What makes Austin the top spot for movie makers


by HEATHER KOVAR / KVUE News and photojournalist DAVID GARDNER

Bio | Email | Follow: @HeatherK_KVUE


Posted on March 7, 2013 at 7:39 PM

Updated Thursday, Mar 7 at 10:41 PM

AUSTIN -- In the 20 years since Austin director Richard Linklater shot his 1993 movie "Dazed and Confused," the city's reputation as a movie-making majesty has blossomed.

Director Hannah Fidell moved to Austin from New York and shot her film "A Teacher."

"More and more people I know are moving here to make films," Fidell told KVUE.

A studio bought "A Teacher" at Sundance this year, and it opens nationwide in theaters and on Netflix around Labor Day. It's making its Texas debut this weekend at SXSW.

MovieMaker magazine named Austin the top city in the United States for film-making, based on dollars generated, cultural vibrancy and availability of production facilities. It also listed a laid-back atmosphere, creative community and diverse topography.

Marissa Ribisi was 17 when she played the role of Cynthia in "Dazed and Confused." She's back in Austin for the movie's induction into the Texas Film Hall of Fame.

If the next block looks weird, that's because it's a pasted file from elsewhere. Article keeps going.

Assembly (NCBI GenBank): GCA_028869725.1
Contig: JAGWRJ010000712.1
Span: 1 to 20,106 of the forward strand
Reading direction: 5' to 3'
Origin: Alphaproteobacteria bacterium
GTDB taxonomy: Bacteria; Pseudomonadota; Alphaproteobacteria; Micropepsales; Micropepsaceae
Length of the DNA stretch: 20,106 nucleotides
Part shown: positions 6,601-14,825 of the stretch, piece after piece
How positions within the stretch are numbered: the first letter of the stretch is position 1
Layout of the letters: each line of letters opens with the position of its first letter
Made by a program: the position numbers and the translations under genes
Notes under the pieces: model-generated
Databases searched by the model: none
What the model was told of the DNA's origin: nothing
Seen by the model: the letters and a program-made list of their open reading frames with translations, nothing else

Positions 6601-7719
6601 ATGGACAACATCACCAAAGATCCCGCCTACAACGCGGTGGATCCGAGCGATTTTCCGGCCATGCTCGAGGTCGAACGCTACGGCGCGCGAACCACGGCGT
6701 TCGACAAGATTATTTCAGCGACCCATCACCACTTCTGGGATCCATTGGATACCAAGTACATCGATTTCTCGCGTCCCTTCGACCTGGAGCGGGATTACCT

Ribisi looks back at her time in Austin saying, "It's really grown in a cute and cool and endearing way."

"I still get people coming up to me saying, Hey party at the moon tower!" she said. "It's like one of those films that will be here forever and it continues to keep its integrity."

Another reason MovieMaker gave Austin top honors is because Linklater lives in Austin. It also touts Austin for waiving permit fees for location shoots. The state has a tax incentive program for projects that qualify.

"A Teacher" did not get Texas state incentives because its budget was too low.

With or without a tax break, for everyone from up-and-coming directors to icons, Austin's movie scene is trending.